Hemorrhage is among the most serious complications of colorectal polypectomy and may occur after a longer postprocedure interval.
Dr Makoto Okamoto and colleagues from Japan elucidated the risk factors for delayed postpolypectomy hemorrhage.
The research team also evaluated polyp characteristics, and the general condition of the patients.
The researchers performed a total of 6617 cases of colorectal polypectomy in 3138 consecutive patients.
|Hypertension was a complication in 68% of cases|
The risk factors for delayed postpolypectomy hemorrhage were assessed among polyp characteristics, as well as the method of resection.
Patient conditions such as smoking, alcohol, hypertension, diabetes mellitus, and hyperlipidemia were compared between case-control pairs.
The controls were matched on polyp-related characteristics by conditional logistic regression.
Hemorrhage occurred in 38 lesions of 37 patients.
The researchers found that 22 required endoscopic hemostasis and 1 required blood transfusion.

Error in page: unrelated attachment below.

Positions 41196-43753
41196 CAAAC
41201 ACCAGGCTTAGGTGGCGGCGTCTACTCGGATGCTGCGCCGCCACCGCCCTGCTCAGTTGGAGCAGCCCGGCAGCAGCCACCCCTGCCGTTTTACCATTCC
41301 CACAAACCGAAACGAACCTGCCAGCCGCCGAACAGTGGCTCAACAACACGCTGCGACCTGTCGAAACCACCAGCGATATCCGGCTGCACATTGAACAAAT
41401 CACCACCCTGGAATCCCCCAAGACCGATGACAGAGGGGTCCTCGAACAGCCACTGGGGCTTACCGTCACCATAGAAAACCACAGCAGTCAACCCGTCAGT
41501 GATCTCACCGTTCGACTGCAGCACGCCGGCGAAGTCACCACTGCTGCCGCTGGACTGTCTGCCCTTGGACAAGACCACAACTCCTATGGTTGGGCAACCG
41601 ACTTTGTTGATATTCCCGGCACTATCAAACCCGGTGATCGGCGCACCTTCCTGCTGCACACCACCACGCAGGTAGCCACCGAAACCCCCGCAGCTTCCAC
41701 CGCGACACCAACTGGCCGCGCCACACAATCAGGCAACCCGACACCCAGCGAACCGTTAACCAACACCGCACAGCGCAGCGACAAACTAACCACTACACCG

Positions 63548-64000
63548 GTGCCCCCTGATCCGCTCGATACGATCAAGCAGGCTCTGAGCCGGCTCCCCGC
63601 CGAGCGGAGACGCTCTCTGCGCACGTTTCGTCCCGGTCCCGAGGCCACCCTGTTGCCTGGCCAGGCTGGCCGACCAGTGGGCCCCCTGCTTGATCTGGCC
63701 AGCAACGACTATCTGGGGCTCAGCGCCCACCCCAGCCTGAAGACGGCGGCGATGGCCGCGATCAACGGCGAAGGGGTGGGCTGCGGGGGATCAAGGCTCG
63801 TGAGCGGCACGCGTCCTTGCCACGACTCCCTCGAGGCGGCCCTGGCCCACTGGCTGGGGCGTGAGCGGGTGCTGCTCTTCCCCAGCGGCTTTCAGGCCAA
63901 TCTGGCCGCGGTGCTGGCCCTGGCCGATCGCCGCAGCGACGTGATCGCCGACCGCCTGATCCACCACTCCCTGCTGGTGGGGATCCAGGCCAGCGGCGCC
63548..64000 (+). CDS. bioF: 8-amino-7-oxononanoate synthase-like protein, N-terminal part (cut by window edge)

Although polyp size was associated with the occurrence of delayed hemorrhage, the team noted that other polyp-related factors were not significant.
The researchers observed that hypertension was a complication in 68% of cases, and in 28% of matched controls.
Other patient characteristics were not significant.
The interval between polypectomy and hemorrhage was significantly longer in patients with hypertension than in those without hypertension.
Dr Okamoto's team concludes, “This study does not provide information regarding prevention of hemorrhage.”
“Hypertension is a significant risk factor for delayed colorectal postpolypectomy hemorrhage.”
“The interval between polypectomy and hemorrhage can be as long as 14 days in the presence of hypertension.”